Let's talk about Russian Doll / by Jerald Pierce

First off, Russian Doll stans, it’s a good show. Not great, not genre redefining or anything. But it’s also not something I ever have the desire to see repeated or expounded upon. It was a nice attempt at something. So kudos to them for the attempt.

And let’s be honest, I spend a lot of time diving into the awful depths of weird scifi/time travel/multiverse/groundhog day stuff on the internet (mostly Amazon Prime, it’s dark there). If I had a choice, I’d much rather watch Happy Death Day’s take on this groundhog day genre (yes, it’s a genre now). Or even Coherence’s examination of multiverses.

Coherence is actually a great example of what this show reminds me of. I love Coherence. Like LOVE Coherence. It’s up there with Primer as one of my favorite scifi movies of all time. But its script is atrocious. I feel like I read somewhere that they improvised a lot of the early dialogue and it shows. It’s an incredibly poorly written movie with an astonishing premise.

In that movie, I feel like I’m able to look past the flaws of the script because I’m so enthralled in the concept of the plot. That’s where Russian Doll fell short for me. I just wasn’t taken enough by what was going on to look past the issues they had in their script. That said, I totally understand people who are. Because, let’s be honest, it’s a concept that has some pretty good innovation to it (especially if you’re not constantly oversaturated with the genre like I am).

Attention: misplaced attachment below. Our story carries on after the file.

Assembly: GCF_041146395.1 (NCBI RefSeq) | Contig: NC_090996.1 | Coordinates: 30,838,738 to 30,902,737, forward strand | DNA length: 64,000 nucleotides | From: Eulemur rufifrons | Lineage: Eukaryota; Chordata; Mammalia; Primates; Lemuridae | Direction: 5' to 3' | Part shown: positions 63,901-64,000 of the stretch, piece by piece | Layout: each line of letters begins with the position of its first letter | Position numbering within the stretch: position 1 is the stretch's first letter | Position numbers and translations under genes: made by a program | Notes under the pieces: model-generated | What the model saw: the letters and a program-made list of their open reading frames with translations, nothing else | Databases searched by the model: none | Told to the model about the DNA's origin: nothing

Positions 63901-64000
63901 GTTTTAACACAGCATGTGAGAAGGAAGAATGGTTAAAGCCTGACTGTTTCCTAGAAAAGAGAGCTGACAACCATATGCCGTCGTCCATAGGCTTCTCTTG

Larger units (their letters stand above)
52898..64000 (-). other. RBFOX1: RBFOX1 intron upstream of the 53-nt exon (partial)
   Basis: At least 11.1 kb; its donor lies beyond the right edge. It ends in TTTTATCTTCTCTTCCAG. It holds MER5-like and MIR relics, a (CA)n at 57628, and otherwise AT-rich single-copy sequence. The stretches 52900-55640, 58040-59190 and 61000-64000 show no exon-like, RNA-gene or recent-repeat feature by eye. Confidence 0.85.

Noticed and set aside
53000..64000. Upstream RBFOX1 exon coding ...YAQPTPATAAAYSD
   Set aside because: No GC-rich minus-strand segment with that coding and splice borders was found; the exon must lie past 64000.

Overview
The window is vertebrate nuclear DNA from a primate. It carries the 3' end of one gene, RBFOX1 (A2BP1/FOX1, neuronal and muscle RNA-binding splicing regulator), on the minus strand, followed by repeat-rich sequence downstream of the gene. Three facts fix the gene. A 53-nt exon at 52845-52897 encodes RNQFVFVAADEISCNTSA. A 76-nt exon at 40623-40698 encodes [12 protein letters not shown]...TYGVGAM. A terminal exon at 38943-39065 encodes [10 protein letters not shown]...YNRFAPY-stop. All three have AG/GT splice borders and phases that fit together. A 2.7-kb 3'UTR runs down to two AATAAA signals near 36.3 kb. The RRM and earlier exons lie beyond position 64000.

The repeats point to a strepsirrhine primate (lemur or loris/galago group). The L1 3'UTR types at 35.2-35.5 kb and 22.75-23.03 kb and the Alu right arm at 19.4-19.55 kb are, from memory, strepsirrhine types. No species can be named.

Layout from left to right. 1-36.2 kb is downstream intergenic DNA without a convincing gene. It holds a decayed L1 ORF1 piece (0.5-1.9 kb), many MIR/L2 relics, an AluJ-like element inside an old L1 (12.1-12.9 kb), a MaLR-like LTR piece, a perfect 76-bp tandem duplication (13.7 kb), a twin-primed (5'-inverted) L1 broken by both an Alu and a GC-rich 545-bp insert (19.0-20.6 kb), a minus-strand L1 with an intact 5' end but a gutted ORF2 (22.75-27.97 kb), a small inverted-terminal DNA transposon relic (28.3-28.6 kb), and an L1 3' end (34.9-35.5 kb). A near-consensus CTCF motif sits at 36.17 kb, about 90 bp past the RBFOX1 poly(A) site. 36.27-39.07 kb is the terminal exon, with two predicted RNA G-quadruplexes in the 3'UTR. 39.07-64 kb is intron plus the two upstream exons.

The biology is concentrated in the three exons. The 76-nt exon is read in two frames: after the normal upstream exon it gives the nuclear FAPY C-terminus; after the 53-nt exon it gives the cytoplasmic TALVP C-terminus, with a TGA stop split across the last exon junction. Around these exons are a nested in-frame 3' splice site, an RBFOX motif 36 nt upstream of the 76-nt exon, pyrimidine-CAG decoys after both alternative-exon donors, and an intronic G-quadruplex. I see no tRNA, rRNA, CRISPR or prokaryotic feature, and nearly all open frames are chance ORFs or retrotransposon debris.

But that’s not why you’re here. If you’re reading this (for whatever reason) it’s because you know I have complaints. Before I get into them, let me just say that, yes, I know a lot of these are nitpicky. But they’re also things that should never fall through the cracks, they’re questions that should have answers or have been addressed. Not addressing them, in my opinion, is just lazy. So let’s get into it:

  • Prevention: I’ll start with my biggest complaint that the writers needed to address. So many of the deaths were preventable. And sure, I get that the writers were essentially trying to say that “no matter what they do, the universe (or whatever) will kill them and they’ll start over.” But damn, at least show them try. Show me one loop where they bunker down, stock up and see how long they’ll live. I honestly thought that’s what they were going to give us when Nadia was in the ambulance on her way to the psych ward. This isn’t Groundhog Day where there’s a time limit. This isn’t Happy Death Day where there’s a murderer. This isn’t even When We First Met where the characters can choose to restart. There’s no way that in throughs all of this neither Nadia nor Alan said “fuck this, I’m finding the most secure place I can and seeing if I can survive.”

  • Common sense: Speaking of things that a normal person should think of, how did they never take the time to memorize each other’s phone numbers? You’re stuck in an endless loop and only one other person knows what you’re going through and you’re not going to commit that person’s phone number to memory? Yeah, going to his apartment and buzzing endlessly is a much better plan.